I looked at the Altendorf about 3 years ago. At the time, they had one machine that was Chinese made. I believe that was the model WA-8 or something like that. The F-45 was made in Germany. I don't recall seeing an F-92 although I admit that I may have the model numbers reversed. I don't know if that has changed. Comparing the two models, there was a significant difference in quality and price. The China made model cost about half of the German made model.

    The Felders are indeed made in Austria. The Martin is made in Germany. The SCMI and MiniMax are made in Italy.

    Comparing all the models (that were in my price range) at the time, I ended up with the Martin T60 Classic saw. For me, it offered the best value for what I wanted. The quality and performance of the machine in all respects is outstanding and far superior to any machine I have ever owned. In the past 3 years, I have had absolutely no regrets about my choice. Whether it is the best is indeterminant as I have not used every slider on the market. I will say that there is no reason for me to even try now.

    Steve

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    The way I heard it is that when Altendorf started making their saws with the linear bearings they set up the old machinery in China. The lower end saws with the old phenolic ways are produced there and the newer top of the line saws are still made in Germany.

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    http://www.martin-usa.com/cms/_main/index.php?id=125
    The Martins are supposed to be the best of the German machinery makers. There's other German machines that aren't even imported over here. Name an American sliding panel saw manufacturer in the states. The Powematic is made by Robland. The Northfield sliders aren't in the same league as the Euro saws.

    20 years from now the Chinese will be highly respected in their manufacturing. I've seen improvements over the last ten years. I remember when people scoffed at Japanese manufacturing, now look at them.

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    "20 years from now the Chinese will be highly respected in their manufacturing"

    It won't take 20 years. They're fully capable now. IMO, the main reason the majority of the products we see are 'second rate' is that they've been made to a price point ... usually determined by the American company that's importing them.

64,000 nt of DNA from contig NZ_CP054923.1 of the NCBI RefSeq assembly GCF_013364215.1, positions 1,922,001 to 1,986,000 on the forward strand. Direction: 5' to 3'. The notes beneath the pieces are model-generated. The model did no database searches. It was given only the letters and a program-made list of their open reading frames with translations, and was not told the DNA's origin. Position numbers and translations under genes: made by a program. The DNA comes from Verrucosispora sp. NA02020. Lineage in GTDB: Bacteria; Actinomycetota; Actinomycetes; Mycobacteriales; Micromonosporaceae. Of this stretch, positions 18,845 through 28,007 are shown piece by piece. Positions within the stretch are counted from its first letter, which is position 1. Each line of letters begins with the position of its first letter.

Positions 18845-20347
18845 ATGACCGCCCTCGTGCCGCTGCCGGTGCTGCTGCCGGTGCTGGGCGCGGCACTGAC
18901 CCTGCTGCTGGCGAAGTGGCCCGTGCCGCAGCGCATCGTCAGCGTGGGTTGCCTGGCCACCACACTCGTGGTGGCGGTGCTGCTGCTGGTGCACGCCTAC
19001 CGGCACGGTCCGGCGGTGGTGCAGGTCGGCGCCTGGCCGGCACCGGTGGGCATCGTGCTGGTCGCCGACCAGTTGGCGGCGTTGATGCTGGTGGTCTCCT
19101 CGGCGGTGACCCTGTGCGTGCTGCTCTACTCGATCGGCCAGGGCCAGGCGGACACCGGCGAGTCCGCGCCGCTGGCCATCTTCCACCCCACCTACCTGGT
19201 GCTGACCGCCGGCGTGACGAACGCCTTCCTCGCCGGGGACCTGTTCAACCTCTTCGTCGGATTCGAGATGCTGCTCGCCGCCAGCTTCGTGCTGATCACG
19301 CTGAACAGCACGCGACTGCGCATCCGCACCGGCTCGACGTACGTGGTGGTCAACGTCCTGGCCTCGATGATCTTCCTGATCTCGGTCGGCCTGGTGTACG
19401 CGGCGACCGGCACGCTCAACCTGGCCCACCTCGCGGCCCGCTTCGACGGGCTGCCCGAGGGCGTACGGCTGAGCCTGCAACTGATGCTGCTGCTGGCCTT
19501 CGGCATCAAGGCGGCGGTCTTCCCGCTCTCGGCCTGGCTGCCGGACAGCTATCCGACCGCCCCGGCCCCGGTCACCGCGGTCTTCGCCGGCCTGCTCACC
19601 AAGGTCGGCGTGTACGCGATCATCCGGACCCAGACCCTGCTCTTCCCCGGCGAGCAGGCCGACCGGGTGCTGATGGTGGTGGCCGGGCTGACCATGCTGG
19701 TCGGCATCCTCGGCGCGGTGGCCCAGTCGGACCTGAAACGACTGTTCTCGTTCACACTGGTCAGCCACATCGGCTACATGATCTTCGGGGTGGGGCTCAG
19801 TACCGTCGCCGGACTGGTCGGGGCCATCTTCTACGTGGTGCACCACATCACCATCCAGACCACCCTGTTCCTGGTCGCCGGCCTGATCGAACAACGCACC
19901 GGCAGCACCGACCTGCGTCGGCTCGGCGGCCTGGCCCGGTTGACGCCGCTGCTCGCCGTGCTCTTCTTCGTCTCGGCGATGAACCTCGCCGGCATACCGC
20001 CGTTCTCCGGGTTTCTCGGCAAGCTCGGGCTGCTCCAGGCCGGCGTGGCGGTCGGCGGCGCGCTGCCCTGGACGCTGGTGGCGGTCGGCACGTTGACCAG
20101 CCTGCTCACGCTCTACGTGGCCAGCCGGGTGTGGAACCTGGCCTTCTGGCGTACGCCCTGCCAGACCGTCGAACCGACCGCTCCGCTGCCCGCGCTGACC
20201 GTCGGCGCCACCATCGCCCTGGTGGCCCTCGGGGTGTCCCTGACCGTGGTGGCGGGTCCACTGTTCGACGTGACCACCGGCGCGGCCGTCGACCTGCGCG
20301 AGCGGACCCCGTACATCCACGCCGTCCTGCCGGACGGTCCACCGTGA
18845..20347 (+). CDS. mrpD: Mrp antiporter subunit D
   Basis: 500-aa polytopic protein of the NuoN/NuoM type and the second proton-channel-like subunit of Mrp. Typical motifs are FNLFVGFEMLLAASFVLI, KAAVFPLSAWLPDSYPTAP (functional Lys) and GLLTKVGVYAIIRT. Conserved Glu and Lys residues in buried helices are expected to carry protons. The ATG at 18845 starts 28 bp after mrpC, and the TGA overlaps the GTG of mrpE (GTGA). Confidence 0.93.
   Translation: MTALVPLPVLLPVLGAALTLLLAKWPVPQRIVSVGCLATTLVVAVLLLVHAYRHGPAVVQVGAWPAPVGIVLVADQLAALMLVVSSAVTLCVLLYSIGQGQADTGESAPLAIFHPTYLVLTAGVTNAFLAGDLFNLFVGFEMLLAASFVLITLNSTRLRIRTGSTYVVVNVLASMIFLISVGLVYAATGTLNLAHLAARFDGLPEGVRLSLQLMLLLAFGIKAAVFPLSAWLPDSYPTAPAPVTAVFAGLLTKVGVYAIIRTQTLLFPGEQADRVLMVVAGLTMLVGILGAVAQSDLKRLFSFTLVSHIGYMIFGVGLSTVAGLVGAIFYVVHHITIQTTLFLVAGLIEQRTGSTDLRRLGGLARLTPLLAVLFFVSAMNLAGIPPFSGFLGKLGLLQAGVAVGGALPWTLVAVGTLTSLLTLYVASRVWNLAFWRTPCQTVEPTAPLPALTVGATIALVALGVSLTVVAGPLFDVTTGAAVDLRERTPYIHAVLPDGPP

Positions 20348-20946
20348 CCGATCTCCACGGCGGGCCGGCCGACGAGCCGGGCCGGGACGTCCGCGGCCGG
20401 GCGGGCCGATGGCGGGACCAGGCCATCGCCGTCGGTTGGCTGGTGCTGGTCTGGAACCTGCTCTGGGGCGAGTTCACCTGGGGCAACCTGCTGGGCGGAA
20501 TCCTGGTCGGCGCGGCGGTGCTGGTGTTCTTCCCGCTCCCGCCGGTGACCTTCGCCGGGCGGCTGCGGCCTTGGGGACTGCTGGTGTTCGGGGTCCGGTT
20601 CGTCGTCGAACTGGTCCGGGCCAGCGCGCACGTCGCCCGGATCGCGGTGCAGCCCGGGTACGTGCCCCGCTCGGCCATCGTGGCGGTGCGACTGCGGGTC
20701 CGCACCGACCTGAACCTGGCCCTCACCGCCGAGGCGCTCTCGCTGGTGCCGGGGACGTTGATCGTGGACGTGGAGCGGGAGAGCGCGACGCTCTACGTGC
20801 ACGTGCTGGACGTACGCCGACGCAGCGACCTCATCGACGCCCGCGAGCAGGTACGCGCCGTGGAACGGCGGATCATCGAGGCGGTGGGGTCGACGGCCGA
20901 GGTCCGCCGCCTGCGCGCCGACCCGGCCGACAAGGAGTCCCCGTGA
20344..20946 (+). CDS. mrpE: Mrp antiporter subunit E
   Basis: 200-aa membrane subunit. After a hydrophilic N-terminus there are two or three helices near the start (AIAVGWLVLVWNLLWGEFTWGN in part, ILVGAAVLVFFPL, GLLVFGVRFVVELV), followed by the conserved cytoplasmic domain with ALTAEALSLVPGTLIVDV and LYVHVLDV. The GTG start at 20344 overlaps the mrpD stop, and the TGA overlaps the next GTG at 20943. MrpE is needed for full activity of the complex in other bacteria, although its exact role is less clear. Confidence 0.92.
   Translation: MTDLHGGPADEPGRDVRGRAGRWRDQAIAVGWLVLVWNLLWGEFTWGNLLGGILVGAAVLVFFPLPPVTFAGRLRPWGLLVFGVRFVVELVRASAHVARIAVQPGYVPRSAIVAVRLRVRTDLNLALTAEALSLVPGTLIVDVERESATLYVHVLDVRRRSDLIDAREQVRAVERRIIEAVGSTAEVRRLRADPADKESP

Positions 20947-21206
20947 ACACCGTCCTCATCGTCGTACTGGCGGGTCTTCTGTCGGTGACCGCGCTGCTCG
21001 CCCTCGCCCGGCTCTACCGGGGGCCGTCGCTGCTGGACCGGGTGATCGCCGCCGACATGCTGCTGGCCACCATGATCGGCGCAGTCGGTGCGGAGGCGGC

I have a Chinese Olympic target rifle that's, in terms of fit and finish, the equal of anything Anschutz has made. And AFAIK, the Germans haven't yet put men in orbit. Well, at least not in their home country ;-)

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    doesnt Delta also manufacure the Unisaw in the USA
    What does "made" mean? It's a global economy, parts are sourced from all over the world: Switches and electronics from Japan & Taiwan, sheet steel from China, iron & copper ore from US & Russia, Baldor motors from China, England, & Mexico, castings in Taiwan, final assembly & packaging in US....

    The company I work for makes computer chips and has one of our plants in China. If they can make features that are thousands of times smaller than the width of a human hair then I think they can make table saw parts. It all has to do with the quality controls that the company puts into place.

  14. #14
    You are rite on with that post Rick.

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    Quote Originally Posted by Greg Portland View Post
    What does "made" mean? It's a global economy, parts are sourced from all over the world: Switches and electronics from Japan & Taiwan, sheet steel from China, iron & copper ore from US & Russia, Baldor motors from China, England, & Mexico, castings in Taiwan, final assembly & packaging in US....

    The company I work for makes computer chips and has one of our plants in China. If they can make features that are thousands of times smaller than the width of a human hair then I think they can make table saw parts. It all has to do with the quality controls that the company puts into place.
    I agree that great products can be made in China. But, I think any manufacturer that wants quality product from China MUST specify every single aspect of the product in excruciating detail, and they must not only specify it, they must test 100% of the product before they accept it.